DuPage County officials are gearing up to oppose legislation to merge the Regional Transportation Authority and Chicago Metropolitan Agency for Planning.
They say the measure, sponsored by state Sen. Terry Link, wouldn't fix the representation and funding inequities that the collar counties are facing on public transit issues.
"The bill falls short," said Tonia Khouri, chairwoman of DuPage County Board's ad hoc committee on mass transit. "The RTA currently does not have the tools, resources and authority to effectively carry out its statutory duties and responsibilities. Senate Bill 1594 does nothing to strengthen the oversight agency at all."
The ad hoc panel is calling on DuPage to formally oppose the measure. The county board's legislative committee next week is expected to consider the recommendation.
It's unclear when state lawmakers will vote on the merger proposal. Attempts to contact Link were unsuccessful.
Combining the agency that oversees public transit in the metropolitan area with the group responsible for regional planning is intended to "eliminate unnecessary and duplicative functions and provide the most cost-effective means to ensure that transit services are fast, well-planned, coordinated, well-maintained, efficient, convenient, safe, and attractive," according to the legislation.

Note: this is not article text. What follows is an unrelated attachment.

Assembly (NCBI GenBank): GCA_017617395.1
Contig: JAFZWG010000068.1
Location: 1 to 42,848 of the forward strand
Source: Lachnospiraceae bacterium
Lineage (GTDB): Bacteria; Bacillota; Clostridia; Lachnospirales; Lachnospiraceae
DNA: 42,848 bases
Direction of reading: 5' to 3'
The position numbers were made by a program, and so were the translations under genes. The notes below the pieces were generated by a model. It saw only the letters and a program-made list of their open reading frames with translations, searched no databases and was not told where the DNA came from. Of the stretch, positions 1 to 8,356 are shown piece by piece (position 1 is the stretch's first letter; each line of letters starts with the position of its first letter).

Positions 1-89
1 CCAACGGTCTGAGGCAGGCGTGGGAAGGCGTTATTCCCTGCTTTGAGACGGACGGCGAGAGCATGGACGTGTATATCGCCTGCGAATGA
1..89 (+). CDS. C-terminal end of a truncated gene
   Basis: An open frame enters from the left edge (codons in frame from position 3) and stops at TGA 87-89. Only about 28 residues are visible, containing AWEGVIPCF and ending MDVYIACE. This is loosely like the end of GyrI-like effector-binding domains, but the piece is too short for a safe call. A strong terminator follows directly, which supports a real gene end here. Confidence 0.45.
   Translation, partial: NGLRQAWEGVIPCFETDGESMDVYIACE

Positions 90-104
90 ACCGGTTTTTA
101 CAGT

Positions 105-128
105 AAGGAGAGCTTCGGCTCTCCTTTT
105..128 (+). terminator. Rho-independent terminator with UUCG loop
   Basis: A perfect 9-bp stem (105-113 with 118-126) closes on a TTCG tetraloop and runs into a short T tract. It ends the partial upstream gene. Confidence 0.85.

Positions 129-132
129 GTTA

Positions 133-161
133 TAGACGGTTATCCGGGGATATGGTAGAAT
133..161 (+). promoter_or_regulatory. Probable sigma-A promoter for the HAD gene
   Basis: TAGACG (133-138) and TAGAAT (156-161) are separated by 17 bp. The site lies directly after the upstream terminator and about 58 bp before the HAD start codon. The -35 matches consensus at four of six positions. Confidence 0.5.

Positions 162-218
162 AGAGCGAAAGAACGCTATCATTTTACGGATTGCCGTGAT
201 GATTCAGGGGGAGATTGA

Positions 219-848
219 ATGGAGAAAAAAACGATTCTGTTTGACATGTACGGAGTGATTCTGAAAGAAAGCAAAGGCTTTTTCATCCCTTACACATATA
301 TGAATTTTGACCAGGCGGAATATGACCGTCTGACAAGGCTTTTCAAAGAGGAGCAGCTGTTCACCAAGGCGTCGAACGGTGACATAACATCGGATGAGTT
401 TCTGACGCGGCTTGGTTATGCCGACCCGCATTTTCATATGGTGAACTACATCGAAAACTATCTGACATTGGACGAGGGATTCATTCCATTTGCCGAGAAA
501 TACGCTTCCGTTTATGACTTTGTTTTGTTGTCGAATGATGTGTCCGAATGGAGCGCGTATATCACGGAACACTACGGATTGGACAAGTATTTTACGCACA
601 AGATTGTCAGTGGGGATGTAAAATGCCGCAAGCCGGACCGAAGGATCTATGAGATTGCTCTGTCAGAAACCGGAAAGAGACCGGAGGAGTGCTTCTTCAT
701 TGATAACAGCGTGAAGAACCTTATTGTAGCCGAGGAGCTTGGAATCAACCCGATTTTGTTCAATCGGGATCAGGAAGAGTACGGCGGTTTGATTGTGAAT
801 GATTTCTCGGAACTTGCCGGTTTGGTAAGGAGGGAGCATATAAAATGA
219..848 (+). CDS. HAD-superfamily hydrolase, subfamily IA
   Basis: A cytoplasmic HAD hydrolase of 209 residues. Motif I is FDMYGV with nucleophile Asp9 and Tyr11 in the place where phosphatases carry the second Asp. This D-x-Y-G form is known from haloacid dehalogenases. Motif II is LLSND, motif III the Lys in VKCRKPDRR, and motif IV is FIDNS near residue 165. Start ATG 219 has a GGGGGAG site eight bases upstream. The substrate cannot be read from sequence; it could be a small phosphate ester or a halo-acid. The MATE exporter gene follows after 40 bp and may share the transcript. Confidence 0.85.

If lawmakers approve the measure, the 16-person RTA board and 15-person CMAP board would be replaced by a new 16-member panel.
The new board would have five Chicago representatives, five Cook County representatives and one member appointed by the governor, officials said. DuPage, Kane, Lake, McHenry and Will counties each would get one representative.
That makeup wouldn't address what DuPage officials are calling "the inequality of board representation" at the oversight level.
"The city of Chicago has five representatives (on the RTA board) and DuPage County has one," Khouri said. "But if you look at population, Chicago has 2.7 million (residents) compared to DuPage's 917,000. That's a 3-to-1 ratio. They should have three members to our one."
The merger proposal also doesn't address "an unfair allocation" of public transit funding, Khouri said.
While DuPage contributes a significant portion of the sales-tax money the Chicago Transit Authority, Metra and Pace receive, the CTA gets the lion's share of so-called discretionary funds from the RTA.
County board Chairman Dan Cronin has said the way discretionary funds are doled out must be changed because the need for public transportation has grown in the suburbs.
He has discussed partnering with leaders in other collar counties to "fight for our fair share of public transit dollars."
This week, one county board member said it might be time to make that happen.
"How about we get together with the other suburban counties and say we want this issue resolved?" board member Robert Larsen said.
Khouri said the first step is to oppose the proposed merger of CMAP and RTA.
"Then we'll see where to go from there," she said. "But we're definitely going to remain vocal, and we're definitely going to remain active."